Our review of the Department of Insurance's (department) management of the Executive Life Insurance Company (ELIC) estate and related litigation indicates the following:
The Department of Insurance (department) is responsible for protecting California policyholders by regulating insurance companies (insurers), brokers, and agents operating in the State. The department's Conservation and Liquidation Office (CLO) assists the insurance commissioner (commissioner) in conserving, rehabilitating, or liquidating financially distressed or insolvent insurers. An insurer subject to a conservation or liquidation order is called an estate.
Executive Life Insurance Company (ELIC) was a multibillion-dollar life insurance company that had its principal legal residence in California and operated in the State from 1962 to 1991. According to a report issued by the chief deputy insurance commissioner in 1994, ELIC invested 55 percent to 60 percent of its portfolio in high-yield, noninvestment-grade corporate bonds, also known as junk bonds, during the 1980s. The industry average for this type of investment typically ranged from 7 percent to 11 percent. In late 1989 the junk bond market experienced a significant decline in value, and by early 1991 the commissioner determined that ELIC's financial statements were grossly overstated and that the company was insolvent. On April 11, 1991, acting on a court conservation order, he took over the operation of ELIC.
The commissioner has received more than $1.1 billion in litigation proceeds from two significant legal matters on behalf of the estate since 1991. The first concerned alleged civil and criminal fraud in the purchase of ELIC's junk bond portfolio and insurance business. The second concerned the failure of ELIC and the bankruptcy of its corporate parent, the First Executive Corporation. The ELIC estate has expended more than $165 million on litigation costs to recover these proceeds. The CLO has designated and distributed part of almost $988 million in proceeds to policyholders and guaranty associations. The commissioner also anticipates receiving more litigation proceeds, which the CLO will distribute in the future.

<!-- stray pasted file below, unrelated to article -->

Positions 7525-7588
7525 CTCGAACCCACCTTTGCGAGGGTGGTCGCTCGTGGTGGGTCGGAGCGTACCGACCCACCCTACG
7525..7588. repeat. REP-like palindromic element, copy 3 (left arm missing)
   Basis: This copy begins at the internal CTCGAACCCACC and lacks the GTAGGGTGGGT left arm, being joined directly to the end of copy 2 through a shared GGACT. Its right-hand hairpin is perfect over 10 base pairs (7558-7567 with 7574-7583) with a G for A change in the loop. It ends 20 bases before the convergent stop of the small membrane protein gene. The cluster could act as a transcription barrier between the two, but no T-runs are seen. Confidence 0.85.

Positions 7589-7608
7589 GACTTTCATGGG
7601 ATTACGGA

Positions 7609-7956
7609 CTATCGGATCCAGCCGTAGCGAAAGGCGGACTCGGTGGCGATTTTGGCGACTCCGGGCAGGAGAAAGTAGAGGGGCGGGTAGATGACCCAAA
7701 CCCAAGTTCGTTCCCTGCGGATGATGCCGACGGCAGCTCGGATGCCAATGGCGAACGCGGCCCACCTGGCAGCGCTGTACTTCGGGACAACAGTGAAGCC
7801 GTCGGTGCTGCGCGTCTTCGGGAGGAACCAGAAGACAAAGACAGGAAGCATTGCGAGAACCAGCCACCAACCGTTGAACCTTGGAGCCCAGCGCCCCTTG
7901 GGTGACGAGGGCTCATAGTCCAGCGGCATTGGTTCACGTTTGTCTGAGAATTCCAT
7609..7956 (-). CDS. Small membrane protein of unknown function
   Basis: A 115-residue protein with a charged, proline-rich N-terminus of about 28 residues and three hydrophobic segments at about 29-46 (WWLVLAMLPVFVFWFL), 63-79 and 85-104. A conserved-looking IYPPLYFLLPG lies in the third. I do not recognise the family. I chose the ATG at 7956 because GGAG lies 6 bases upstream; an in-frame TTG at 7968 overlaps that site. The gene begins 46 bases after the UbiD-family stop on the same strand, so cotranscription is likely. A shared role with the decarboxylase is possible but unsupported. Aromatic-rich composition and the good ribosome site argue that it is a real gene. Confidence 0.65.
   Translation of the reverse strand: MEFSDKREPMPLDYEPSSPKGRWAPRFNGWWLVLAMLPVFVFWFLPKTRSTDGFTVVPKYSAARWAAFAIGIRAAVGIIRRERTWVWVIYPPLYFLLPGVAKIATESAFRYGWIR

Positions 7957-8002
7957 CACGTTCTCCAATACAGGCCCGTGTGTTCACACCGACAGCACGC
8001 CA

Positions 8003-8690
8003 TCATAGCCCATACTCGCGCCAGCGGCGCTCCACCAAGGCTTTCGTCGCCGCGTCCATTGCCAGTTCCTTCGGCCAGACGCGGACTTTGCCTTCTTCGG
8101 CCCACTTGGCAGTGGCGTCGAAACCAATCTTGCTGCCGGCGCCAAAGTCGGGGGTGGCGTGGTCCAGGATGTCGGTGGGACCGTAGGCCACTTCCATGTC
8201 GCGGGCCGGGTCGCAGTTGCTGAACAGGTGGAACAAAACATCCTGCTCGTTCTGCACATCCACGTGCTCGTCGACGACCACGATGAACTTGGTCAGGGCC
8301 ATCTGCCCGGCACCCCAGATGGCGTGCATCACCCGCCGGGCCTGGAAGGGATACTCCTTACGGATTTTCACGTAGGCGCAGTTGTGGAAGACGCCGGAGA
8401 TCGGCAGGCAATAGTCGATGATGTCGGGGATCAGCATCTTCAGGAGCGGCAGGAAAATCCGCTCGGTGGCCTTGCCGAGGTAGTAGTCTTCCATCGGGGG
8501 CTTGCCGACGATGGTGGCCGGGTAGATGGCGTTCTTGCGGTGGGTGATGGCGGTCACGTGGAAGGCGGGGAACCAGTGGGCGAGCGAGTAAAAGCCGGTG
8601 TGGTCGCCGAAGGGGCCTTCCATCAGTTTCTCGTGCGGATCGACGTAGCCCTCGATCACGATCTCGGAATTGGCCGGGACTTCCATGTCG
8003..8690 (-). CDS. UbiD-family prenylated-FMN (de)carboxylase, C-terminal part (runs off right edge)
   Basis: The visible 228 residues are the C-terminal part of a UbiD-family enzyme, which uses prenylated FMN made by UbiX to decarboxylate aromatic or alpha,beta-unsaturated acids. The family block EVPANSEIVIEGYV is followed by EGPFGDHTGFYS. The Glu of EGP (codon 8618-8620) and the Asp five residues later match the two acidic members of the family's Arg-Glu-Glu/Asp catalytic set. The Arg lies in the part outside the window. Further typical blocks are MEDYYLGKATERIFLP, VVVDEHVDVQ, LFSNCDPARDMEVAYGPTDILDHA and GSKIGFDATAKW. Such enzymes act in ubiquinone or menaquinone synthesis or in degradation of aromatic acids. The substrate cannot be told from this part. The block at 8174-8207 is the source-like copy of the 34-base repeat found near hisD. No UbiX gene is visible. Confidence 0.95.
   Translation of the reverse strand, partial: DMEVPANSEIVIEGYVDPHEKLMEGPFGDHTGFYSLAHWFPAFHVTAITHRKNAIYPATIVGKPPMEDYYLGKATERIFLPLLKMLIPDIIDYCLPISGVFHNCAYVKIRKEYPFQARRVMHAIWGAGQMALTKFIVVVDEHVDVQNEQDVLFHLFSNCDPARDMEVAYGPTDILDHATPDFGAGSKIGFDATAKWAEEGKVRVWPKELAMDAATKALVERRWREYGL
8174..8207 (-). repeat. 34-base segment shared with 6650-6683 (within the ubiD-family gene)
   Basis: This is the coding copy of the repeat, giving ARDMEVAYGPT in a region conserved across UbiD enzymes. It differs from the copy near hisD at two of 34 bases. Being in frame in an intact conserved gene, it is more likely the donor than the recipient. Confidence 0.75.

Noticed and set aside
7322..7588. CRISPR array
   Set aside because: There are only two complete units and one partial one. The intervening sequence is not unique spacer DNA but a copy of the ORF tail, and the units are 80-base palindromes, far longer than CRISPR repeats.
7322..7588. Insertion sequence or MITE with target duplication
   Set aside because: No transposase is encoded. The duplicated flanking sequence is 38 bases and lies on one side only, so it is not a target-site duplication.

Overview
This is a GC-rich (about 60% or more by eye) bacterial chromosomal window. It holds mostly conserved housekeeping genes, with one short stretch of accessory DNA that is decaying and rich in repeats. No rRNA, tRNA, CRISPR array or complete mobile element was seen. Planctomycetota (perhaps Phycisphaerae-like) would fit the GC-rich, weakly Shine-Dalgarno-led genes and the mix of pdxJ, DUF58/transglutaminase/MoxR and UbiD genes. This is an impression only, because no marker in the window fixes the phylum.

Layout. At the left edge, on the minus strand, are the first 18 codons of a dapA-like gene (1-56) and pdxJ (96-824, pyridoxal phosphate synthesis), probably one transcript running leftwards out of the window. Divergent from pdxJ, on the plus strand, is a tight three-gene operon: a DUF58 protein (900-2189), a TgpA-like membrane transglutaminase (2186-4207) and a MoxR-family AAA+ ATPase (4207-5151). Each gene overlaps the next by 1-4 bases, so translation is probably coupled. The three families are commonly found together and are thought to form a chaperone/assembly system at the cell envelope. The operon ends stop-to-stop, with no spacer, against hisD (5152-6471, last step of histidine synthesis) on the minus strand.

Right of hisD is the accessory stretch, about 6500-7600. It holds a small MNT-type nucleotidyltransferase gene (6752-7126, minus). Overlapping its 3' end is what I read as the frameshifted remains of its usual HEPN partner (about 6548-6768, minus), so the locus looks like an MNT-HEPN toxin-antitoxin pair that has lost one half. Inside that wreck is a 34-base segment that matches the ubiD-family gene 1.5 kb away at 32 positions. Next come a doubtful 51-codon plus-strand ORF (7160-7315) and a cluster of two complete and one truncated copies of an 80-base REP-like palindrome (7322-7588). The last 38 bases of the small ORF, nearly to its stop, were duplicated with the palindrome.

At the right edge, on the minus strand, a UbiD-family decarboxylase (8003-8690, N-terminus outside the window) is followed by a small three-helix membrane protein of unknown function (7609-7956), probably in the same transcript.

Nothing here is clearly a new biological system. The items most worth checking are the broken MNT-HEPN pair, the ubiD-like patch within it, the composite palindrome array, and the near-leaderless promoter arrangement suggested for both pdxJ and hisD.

Once the CLO closes the estate, it will initially transfer any remaining funds that could not be paid to policyholders, because of a lack of information or legal reasons, to the State Controller's Office as unclaimed property. Ultimately the funds are transferred again to the department for safekeeping until the rightful owners claim them. As of May 2006 the CLO was holding $18.4 million from the ELIC estate that eventually may be transferred.
The commissioner used outside counsel to represent him in the ELIC estate conservation and liquidation as well as the recent civil fraud litigation. Generally, the Office of the Attorney General (attorney general) acts as legal counsel for California state agencies. Before 1996 the law gave the commissioner discretion to use the attorney general or outside counsel in delinquency proceedings. In 1996 the law changed, requiring the commissioner to use the attorney general's legal services or to obtain that office's approval to hire outside counsel. He hired outside counsel with the knowledge of the attorney general to handle the conservation and liquidation of ELIC as well as the recent civil fraud litigation. Based on our review of a sample of the CLO's contracts with both outside counsel and others, the terms of the agreements were reasonable and the fees generally were comparable to fees paid by other public entities or were reasonable for the types of services rendered.
We have not determined how much money policyholders have received and are yet to receive, the percentage of policyholders who have recovered their entire investment, or the percentage of the loss to ELIC policyholders that ultimately will be recovered. The data we need to complete these and other tasks reside with Aurora National Life Assurance Company (Aurora), ELIC's successor. With the assistance of the department, we are in the process of obtaining the needed data from Aurora. We will analyze this data and issue an additional report addressing these and other topics when Aurora makes the data available to us.
The ELIC estate is still open. The closing has been delayed because the commissioner is involved in two disputes surrounding proceeds from the civil litigation. In September 2006 the CLO estimated that it would close the ELIC estate in late 2008.
The CLO generally agreed with our audit conclusions but has a different interpretation of our conclusions regarding the reliability of certain of its data.
1 Noninvestment-grade bonds are a grade assigned by bond rating agencies such as Standard & Poor's.
2 Guaranty associations are entities established to cover the obligations of insolvent insurers by paying policyholders' covered claims where appropriate.